Understanding the Changes in the H-1B Visa Reform Bill

Early in 2022, the Senate introduced legislation intended to reform the H-1B and L-1 visa programs and address certain drawbacks, particularly fraud and abuse, in both systems. 

This became known as the H-1B and L-1 Visa Reform Act. Designed to protect American workers and visa beneficiaries, this act has far-reaching consequences. How will it affect you as an H-1B employer or employee? Read on to find out.

The 2007 H-1B Visa Bill in Summary

The first H-1B visa category was created in 1990. Since then, various revisions have been designed to fix issues as they arise. These changes have been in response to the criticism and debates about the legitimacy and validity of the program and whether it displaced American workers, adversely impacted the economy, or allowed for abuse of the system.

One of the most well-known changes with the institution of a capped amount of visas. Currently, this number is limited to 65,000 petitions granted each year, with 20,000 extra allotted for those with advanced degrees.

In 2007, a reformation of the act took place with changes strongly designed to protect American workers. At that time, the law included provisions such as:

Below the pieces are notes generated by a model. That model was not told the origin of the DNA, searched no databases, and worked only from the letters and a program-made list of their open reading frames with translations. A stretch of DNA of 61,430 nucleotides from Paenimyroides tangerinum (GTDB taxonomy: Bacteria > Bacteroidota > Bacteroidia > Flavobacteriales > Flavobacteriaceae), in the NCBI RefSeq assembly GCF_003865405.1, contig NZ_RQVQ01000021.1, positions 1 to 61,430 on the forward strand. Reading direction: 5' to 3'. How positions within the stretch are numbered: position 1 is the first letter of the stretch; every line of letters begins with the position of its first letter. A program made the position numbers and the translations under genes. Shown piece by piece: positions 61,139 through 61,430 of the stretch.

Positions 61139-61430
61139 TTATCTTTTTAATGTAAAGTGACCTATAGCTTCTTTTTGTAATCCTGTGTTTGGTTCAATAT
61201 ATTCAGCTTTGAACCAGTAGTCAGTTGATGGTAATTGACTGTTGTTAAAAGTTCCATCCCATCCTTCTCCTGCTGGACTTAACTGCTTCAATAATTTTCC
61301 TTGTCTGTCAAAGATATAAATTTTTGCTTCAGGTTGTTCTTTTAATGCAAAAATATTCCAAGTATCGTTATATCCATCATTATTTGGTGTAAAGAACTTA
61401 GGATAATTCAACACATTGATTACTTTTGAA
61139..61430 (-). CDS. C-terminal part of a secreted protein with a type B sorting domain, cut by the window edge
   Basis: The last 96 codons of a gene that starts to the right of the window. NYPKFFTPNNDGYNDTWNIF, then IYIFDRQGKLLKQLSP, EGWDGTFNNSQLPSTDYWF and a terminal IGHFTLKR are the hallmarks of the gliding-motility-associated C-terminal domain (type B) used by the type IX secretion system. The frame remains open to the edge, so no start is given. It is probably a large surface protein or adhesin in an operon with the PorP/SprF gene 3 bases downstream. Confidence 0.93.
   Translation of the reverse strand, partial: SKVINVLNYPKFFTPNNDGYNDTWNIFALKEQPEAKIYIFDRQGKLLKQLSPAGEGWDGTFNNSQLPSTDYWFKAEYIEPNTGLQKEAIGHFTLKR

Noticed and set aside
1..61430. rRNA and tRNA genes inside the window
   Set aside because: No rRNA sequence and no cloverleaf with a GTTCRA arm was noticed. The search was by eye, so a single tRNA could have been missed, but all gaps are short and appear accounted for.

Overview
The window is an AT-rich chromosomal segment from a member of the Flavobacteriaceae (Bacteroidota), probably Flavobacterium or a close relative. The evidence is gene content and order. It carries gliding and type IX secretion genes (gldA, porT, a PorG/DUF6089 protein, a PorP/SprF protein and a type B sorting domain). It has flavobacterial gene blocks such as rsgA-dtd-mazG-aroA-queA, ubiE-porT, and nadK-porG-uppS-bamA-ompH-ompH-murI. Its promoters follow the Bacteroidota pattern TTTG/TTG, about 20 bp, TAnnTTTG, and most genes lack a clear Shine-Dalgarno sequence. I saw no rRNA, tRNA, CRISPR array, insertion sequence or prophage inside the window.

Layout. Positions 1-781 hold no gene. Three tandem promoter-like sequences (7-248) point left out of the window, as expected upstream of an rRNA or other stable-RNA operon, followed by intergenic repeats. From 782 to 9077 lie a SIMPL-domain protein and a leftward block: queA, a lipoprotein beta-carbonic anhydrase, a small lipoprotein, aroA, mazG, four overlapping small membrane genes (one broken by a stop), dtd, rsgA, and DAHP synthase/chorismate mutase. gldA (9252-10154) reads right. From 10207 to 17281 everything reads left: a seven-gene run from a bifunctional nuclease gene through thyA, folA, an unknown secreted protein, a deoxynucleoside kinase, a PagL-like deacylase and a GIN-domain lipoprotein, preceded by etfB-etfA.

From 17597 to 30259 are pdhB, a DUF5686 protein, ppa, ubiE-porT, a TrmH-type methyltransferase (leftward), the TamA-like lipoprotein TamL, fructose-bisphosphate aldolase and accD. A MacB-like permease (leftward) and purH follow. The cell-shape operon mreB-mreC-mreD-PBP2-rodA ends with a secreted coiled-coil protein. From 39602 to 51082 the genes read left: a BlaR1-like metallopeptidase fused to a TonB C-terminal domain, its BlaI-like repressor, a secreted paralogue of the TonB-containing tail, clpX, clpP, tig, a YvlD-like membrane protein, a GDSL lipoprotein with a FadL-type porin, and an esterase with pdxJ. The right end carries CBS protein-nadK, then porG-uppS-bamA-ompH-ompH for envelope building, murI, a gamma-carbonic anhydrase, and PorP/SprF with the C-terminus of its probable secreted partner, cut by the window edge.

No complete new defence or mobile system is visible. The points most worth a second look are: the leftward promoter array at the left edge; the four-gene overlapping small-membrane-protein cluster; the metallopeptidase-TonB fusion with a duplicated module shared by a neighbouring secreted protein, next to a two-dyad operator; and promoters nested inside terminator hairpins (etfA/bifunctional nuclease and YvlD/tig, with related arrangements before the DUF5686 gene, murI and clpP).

●     Employers hiring a large percentage of H-1B visa holders must pledge that they’ve used multiple avenues to attempt to hire American citizens before extending their search to foreign workers. The 2007 changes required all employers to make this attempt and pledge before hiring an H-1B beneficiary.

●     The 2007 bill required that employers must advertise a job opening for 30 days on a Department of Labor (DOL) job search website and that the DOL must post H-1B job opening summaries.

●     This bill instituted the requirement that employers could not advertise jobs as “for H-1B holders only.”

●     Employers were prohibited from hiring H-1B employees and then outsourcing them to other companies.

●     Companies could not hire more than 50% of their employees as H-1B holders.

●     The DOL was given the ability to randomly audit any company using the H-1B program.

Still, even with these revisions, the argument remained that the Department of Labor’s authority over the H-1B program is limited, and fraud and abuse of the system continue to be prevalent.

2022’s Reforms of the H-1B Visa Program

Although at its core, the H-1B and L-1 visa nonimmigrant programs are designed to help the American economy, they are both hot political topics. Loopholes remain, and there are those who would take advantage of them to hire fraudulently or misrepresent themselves to obtain H-1B visa status.

The H-1B and L-1 visa programs are supposed to complement the already highly-skilled workers in the United States. Yet, many people are concerned that employers are using it to replace American citizens for cheaper foreign labor. Skilled foreign workers are essential in the job market, filling openings that would otherwise remain empty. But the American workers must be protected.